2. Send the evaluation in advance 

For a more productive conversation, send your employees a copy of their evaluation in advance. 

When you let staff members review the evaluation before you meet, you give them time to collect their thoughts and ensure they don’t feel blindsided by unexpected feedback.

At your review, walk through the evaluation together and give your reasoning, and ask them if they have any questions or confusion about the evaluation. They may push back on certain items or offer a different perspective. That’s not a bad thing — instead, it gives you a more complete picture of what kind of support the employee might need. 

3. Don’t wait to address issues 

If you’re addressing a major performance issue for the very first time at a review, you’ve probably waited too long. Don’t put off critical feedback until review season, because there’s a chance things could go downhill in the interim. 

Waiting until review time to provide critical feedback can also blindside employees, because they may have been doing things a certain way for months with no idea it was being held against them. 

Intervene early and address issues as they arise. Then, use the performance review to touch base about ongoing issues and see how things are improving. 

4. Give examples

Be prepared to offer specific examples while you give feedback. 

Instead of vague feedback like, “You need to work on your customer service skills,” offer a concrete example like, “In the past month, there have been multiple instances where you didn’t greet patients when they entered the pharmacy, and they had to ask you for help when you should have offered first.”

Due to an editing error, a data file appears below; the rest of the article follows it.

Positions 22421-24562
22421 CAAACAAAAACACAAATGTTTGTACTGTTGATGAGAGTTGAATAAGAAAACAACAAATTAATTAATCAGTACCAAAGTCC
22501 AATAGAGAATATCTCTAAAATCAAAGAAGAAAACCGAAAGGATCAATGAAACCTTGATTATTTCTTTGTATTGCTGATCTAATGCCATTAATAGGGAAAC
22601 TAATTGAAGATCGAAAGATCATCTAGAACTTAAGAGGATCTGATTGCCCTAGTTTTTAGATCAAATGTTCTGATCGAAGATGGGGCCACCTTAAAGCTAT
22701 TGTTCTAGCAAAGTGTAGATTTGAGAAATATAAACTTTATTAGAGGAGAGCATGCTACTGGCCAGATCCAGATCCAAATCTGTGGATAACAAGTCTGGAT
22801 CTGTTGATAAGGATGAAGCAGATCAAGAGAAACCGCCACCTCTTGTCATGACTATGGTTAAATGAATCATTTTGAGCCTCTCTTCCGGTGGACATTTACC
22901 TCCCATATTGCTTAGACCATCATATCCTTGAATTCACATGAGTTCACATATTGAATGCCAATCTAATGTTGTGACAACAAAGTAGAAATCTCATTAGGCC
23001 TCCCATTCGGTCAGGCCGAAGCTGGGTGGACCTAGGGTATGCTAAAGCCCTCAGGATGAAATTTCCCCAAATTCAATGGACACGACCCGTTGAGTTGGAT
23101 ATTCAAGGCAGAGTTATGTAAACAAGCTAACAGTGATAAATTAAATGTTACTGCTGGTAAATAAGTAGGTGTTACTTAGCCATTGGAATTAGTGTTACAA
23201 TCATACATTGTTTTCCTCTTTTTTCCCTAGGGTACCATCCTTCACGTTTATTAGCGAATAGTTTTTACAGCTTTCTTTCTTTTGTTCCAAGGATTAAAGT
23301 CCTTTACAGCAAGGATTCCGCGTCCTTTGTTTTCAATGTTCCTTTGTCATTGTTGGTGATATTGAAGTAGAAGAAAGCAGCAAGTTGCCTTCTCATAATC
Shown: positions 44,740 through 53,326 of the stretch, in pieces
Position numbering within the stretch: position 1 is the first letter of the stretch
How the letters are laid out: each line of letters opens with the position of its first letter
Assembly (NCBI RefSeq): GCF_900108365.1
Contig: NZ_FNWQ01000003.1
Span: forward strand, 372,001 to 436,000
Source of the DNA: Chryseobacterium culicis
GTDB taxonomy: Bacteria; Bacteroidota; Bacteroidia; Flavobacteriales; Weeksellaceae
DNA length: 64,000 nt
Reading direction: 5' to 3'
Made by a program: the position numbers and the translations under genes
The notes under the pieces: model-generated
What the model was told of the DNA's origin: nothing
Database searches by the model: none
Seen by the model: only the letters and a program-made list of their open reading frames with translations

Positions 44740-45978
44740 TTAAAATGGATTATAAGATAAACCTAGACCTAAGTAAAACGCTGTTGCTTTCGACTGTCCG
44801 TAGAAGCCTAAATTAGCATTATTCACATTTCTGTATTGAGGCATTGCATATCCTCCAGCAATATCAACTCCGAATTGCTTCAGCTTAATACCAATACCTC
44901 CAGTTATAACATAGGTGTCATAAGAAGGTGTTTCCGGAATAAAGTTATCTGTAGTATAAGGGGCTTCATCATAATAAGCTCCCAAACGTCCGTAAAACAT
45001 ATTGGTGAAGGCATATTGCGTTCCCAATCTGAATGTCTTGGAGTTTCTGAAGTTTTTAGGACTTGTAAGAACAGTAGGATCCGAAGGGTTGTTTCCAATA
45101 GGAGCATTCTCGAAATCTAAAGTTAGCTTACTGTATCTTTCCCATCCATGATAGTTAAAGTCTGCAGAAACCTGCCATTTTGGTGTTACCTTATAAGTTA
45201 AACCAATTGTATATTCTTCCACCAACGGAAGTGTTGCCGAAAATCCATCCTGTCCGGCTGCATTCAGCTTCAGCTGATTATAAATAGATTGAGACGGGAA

Remember to also give concrete examples of the positive performance as well, so employees don’t think their hard work is going unnoticed. 

5. Focus on improvement 

Don’t shy away from talking about performance issues, but the majority of your review should be spent discussing how to make improvements. 

Once you’ve named the issues, focus on creating SMART goals with employees to help them develop their skills and improve on weak spots. Collaborate with staff members to create a path forward that you both feel confident in, and establish a check-in schedule to measure progress. 

Depending on the employee and their individual needs, this may be a good time to develop a coaching relationship. 

6. Make it a conversation 

You should listen as much as you speak during a performance review. Treating the review as a conversation instead of a one-way street can help you get insight into what is holding them back and what could help them excel. 

The employee may not be comfortable expressing their opinion right off the bat, so be sure to ask lots of questions as you go through the evaluation and don’t rush them to an answer. 

At the end of the evaluation, leave time for the employee to ask questions of you, and answer them as frankly as you can. 


A Member-Owned Company Serving Independent Pharmacies

PBA Health is dedicated to helping independent pharmacies reach their full potential on the buy-side of their business. Founded and owned by pharmacists, PBA Health serves independent pharmacies with group purchasing services, wholesaler contract negotiations, proprietary purchasing tools, and more.

An HDA member, PBA Health operates its own NABP-accredited secondary wholesaler with more than 6,000 SKUs, including brands, generics, narcotics CII-CV, cold-storage products, and over-the-counter (OTC) products — offering the lowest prices in the secondary market.